Note: Where available, the PDF/Word icon below is provided to view the complete and fully formatted document
 Download Full Day's HansardDownload Full Day's Hansard    View Or Save XMLView/Save XML

Previous Fragment    Next Fragment
Wednesday, 11 October 1972
Page: 1426

Senator KEEFFE (Queensland) - I do not want to delay the passage of the Bill for very long, but if we had proceeded on normal lines when it was before the Committee previously there is no reason why it could not have been passed. Honourable senators will probably recall that after my 12-minute speech it took 33 minutes in an attempt to throw me out of the chamber. I am pleased that the Minister for Civil Aviation (Senator Cotton) today had explanations of the studies that will be made in New South Wales. It might be appropriate for me to remind him that when I made my contribution to the previous debate I was hoping to have recorded words which in the long term would do something to preserve the indigenous flora and fauna and at the same time I was trying to preserve his political integrity. I gather that the lesson has been learnt. In view of his analyses and his explanations today it does appear that something in the nature of proper studies will be carried out in the future.

I reiterate that the Bill applies not only to New South Wales but also to Queensland. Probably the deadest areas in that

State are those areas which have been given over to softwood plantings without any attempt to preserve the indigenous plant, bird or animal life. The situation in Queensland is a little different because a fair amount of the so-called hoop pine, which is an indigenous plant, is planted there. In other States almost all the softwood plantings are exotic pines. In the long term, if we developed our own softwoods we might further eliminate damage to the environment. I hope that the recent words of the Premier of New South Wales can be taken with a grain of salt. He is reported to have said, in words of encouragement to people to build industries in that State, that he would protect them from the environmentalists. Quality of life is a major factor in 1972. Fifty years ago we did not worry very much about it; our population was small, and the chances of pollution of our forests, of our waterways and of our air was immeasurably smaller than the chances of pollution today.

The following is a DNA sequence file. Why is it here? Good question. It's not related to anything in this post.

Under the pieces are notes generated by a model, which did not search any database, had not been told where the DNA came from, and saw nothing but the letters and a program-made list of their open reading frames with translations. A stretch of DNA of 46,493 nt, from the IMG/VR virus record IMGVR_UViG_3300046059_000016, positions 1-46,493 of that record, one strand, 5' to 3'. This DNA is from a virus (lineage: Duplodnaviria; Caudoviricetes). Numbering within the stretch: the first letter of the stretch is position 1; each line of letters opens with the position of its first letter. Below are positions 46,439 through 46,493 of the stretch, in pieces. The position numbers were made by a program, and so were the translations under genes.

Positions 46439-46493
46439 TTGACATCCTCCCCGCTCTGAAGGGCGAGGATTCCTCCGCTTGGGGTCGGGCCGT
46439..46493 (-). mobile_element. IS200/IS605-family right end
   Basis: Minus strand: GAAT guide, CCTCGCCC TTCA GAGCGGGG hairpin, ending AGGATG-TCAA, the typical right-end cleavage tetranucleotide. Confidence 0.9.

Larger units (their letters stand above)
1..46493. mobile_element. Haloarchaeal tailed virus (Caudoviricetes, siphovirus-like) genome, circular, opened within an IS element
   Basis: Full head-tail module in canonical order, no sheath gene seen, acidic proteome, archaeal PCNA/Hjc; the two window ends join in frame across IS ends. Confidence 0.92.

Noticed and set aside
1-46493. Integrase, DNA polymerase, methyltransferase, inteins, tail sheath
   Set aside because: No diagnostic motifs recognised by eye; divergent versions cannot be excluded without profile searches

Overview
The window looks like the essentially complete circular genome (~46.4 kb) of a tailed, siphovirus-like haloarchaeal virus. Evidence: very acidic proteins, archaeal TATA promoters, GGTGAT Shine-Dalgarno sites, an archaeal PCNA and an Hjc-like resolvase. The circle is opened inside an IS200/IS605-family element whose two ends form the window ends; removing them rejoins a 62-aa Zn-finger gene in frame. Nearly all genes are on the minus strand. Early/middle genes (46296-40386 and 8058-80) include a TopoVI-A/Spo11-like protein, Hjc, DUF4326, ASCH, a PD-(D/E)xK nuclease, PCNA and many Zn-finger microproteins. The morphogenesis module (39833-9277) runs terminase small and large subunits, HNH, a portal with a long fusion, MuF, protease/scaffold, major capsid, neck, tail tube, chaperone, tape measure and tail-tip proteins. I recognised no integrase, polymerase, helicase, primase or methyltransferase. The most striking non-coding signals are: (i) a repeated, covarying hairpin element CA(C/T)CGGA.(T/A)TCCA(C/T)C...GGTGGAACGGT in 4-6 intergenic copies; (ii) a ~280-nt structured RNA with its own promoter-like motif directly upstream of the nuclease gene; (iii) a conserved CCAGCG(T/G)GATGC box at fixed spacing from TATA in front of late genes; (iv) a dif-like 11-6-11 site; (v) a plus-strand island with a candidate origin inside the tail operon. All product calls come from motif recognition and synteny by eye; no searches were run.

With mechanisation rapidly stretching its tentacles out into country areas and into areas that were once sparsely populated, but which are not now sparsely populated, and wilh overcrowding and overstocking in the vast central areas of this country, we have a major problem on our hands. The people who will make the great contribution to the preservation of the Australian way of life as we know it and as those who went before us knew it will be the people who plan our forests and our roadways. In my view, these things go hand in hand. 1 believe that the planners of the future cannot go willy-nilly in separate ways without co-ordination of planning. This applies to those who want to expand our cities or to decentralise. It applies to those who want to build highways in this nation, lt applies to those who are responsible for the airways. This matter could bc dealt with by the Minister wearing his hat as Minister for Civil Aviation and not wearing his hat as Minister in charge of this Bill. There should be complete cleanliness and no pollution of the atmosphere.

I deal now with reafforestation. There are great areas in which regeneration can be carried out without the need to carry out new plantings. Regeneration is a new field in Australian forestry. Many of our native trees are quite productive commercially. Not only in the areas where we need to grow softwoods but also in other places, such as the places where we are developing our wood chip industry, vast areas are denuded of original trees. I recall that only a few days ago someone made a statement that in 20, 30 or 40 years lime the wood chip industry will prove an asset to Australia. It will not, if it is not controlled or if there is not proper overseeing. Who better to do it than the Commonwealth? The industry is being established in a number of places. The projection is that it will be established in other areas too. The Commonwealth is taking a very light view of the whole situation, particularly the situation in the Northern Territory. There is no quarrel about the amount of overseeing that we can do there. In Commonwealth Territories we have complete constitutional power to see that in a wood chip industry reafforestation is carried out in accordance with all the good practices that this country wants to see.

I made my submissions on the amendment when 1 spoke a fortnight ago. I do not want to repeat anything that 1 said then. 1 believe that the House of Representatives amendment, which will allow i'.ie States to obtain sufficient money to proceed with their softwood planting.*, goes part of the way to what I would like to see. I think 1 state fairly the attitude of my Party when I say that we will not oppose the amendment but we want these protective measures taken not only at the Commonwealth level but at the State level.

Suggest corrections